Wednesday, September 14, 2011

Review: Static Shock #1 (2011)

Let’s try to keep this review shorter than yesterday.

Created by the late Dwayne McDuffie and John Paul Leon in 1993 Static was one of several heroes developed by Milestone Comics, an imprint of DC whose mission statement was to address and possibly help balance the severe lack of minority superheroes.  In 2000 a cartoon based on the character called Static Shock was broadcasted giving Static a significant boost in mainstream exposure (Putting him heads and shoulders above his fellow Milestone characters).  In 2008, noticeably several years after the cartoon had ended, DC finally decided to bring Static into the DC Universe proper (They did the same with other characters from the Milestone continuity but Static was clearly the bigger deal) where he was mainly associated with the Teen Titans.   Throughout his return to comic book DC had been saying that a new ongoing title, something Static hadn’t had in years, was in the works for a 2011 release.  However Static Shock #1, as it was titled, was canceled earlier this year before it had a chance to see print but we now know that was likely done in order to save the title for the DC Reboot this month.

This issue, titled “Recharged”, was written by Scott McDaniel and John Rozum with pencils from McDaniel and inks by Jonathan Glapion and LeBeau Underwood.  There has always been a serious lack of black superheroes with ongoing titles and this is one of three new solo books staring an African American crime fighter in DC’s Reboot.  Was it worth the wait?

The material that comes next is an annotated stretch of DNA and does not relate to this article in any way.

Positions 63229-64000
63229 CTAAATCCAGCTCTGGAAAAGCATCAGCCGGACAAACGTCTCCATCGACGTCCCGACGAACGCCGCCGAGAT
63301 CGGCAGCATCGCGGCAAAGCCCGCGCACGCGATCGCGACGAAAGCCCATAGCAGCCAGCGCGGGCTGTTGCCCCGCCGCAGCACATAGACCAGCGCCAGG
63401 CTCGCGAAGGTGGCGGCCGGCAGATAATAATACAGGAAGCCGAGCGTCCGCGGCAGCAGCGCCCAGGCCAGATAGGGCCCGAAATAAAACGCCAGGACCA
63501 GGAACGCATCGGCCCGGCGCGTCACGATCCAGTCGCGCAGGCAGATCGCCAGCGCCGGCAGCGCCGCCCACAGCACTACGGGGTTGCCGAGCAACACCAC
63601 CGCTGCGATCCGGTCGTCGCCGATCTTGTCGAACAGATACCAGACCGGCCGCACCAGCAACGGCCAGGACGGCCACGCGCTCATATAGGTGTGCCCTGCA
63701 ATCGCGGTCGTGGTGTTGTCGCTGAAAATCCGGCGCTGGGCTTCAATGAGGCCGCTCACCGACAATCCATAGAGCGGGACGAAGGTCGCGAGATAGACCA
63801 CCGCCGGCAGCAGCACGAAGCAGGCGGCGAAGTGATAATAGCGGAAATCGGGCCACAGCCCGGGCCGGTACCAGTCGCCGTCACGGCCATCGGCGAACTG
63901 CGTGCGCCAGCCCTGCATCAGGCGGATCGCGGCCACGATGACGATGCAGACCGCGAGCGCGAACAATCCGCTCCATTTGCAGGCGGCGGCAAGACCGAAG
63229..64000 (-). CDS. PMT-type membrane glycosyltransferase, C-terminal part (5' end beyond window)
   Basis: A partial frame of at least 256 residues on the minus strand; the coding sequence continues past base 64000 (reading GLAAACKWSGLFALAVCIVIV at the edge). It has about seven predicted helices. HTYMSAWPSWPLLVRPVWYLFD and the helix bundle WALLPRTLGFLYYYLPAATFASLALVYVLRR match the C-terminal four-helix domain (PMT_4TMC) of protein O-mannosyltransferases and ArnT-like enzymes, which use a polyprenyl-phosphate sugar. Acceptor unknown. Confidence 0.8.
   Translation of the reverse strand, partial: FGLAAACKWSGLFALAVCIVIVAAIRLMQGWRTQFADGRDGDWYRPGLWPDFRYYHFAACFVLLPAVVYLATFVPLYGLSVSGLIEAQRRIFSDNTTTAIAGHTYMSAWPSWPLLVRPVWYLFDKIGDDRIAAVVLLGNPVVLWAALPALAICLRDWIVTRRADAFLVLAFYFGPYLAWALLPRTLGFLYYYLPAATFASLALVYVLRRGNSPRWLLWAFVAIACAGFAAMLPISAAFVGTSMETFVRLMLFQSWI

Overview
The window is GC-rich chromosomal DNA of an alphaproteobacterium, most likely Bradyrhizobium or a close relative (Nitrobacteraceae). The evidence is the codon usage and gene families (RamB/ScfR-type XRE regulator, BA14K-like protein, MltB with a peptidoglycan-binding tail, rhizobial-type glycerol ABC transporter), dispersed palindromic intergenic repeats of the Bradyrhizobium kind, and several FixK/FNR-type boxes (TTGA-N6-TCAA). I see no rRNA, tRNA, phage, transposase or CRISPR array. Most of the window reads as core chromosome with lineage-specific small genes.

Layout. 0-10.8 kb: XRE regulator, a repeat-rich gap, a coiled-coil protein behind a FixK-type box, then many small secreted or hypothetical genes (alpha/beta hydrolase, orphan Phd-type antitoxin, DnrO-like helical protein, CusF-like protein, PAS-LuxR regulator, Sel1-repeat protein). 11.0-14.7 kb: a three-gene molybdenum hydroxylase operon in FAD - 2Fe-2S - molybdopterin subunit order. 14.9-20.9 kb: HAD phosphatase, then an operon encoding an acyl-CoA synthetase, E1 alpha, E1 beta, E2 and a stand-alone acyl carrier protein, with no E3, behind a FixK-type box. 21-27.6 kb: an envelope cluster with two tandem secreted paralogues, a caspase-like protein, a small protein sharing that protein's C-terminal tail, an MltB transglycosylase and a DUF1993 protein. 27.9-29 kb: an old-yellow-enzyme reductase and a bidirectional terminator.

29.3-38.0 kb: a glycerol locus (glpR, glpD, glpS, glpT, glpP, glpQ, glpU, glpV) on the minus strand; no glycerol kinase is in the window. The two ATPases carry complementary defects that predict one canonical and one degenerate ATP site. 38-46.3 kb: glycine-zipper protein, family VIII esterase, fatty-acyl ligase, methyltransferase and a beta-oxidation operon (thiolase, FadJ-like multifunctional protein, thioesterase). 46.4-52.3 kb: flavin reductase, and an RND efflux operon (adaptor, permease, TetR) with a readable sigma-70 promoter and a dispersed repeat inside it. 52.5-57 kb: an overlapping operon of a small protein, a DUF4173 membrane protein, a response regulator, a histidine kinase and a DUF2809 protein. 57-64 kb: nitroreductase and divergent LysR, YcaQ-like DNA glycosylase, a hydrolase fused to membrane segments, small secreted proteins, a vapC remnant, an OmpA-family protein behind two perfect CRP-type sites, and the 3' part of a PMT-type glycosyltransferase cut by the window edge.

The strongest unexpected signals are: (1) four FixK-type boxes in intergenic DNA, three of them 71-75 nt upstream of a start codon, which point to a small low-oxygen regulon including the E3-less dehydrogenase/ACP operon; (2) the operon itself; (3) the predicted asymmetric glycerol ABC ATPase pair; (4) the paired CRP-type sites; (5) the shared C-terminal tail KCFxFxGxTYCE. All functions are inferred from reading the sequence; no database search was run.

Full review after the jump.

No relation to Black Lighting
Virgil Hawkins, the teenage superhero known as Static, has just moved to New York City with his family.  On his day at his new after school job at S.T.A.R. Labs a runaway plasma protection suit that has begun a rampage on the city and he go forth to put stop to it and the pilot inside.  What Static fails to realize however is that this is part of a larger scheme and by interfering h has inadvertently made himself a target for a mysterious group of super criminals.

Let me just say that I applaud DC’s initiative to bring more diversity to their titles.  Between this book and several other new first issues the monopoly on white men in superhero comics feels a bit less tight.  It’s always good to see a character that looks like me starring in fiction in a genre I love and so I must say “thank you” to DC for going through with it.  See, I’m not just a negative nerd who poo poos on everything DC does so I hope the company can remember that a lot of positive comments come from the internet as well.  Also despite what they implied of me in Justice League International I am not basement dweller. Assholes.

Anyway this is a really good introductory story for Static.  Mostly.  But if you know nothing about the character this issue tells you exactly the type of person he is by showcasing his personality and also displaying his capabilities both with his super powers and high intelligence.  Sadly Static’s background is a bit mysterious here because the last few years he’s been associated with the Teen Titans but in this new continuity they’ve never existed (I guess) so none of that could have happened.  The fact that he’s talking the Milestone character Hardware would imply that his adventures in Dakota City still happened, but there’s a lot we don’t know.  Thankfully it doesn’t feel like we’re missing out on important information while reading this.  It starts off right into the action and gives us everything we currently need to know about Virgil Hawkins.   It’s true I would like to have some questions answered, such as the how/why/when of the partnership between Static and Hardware, but that’s something that I assume will be coming in future issues.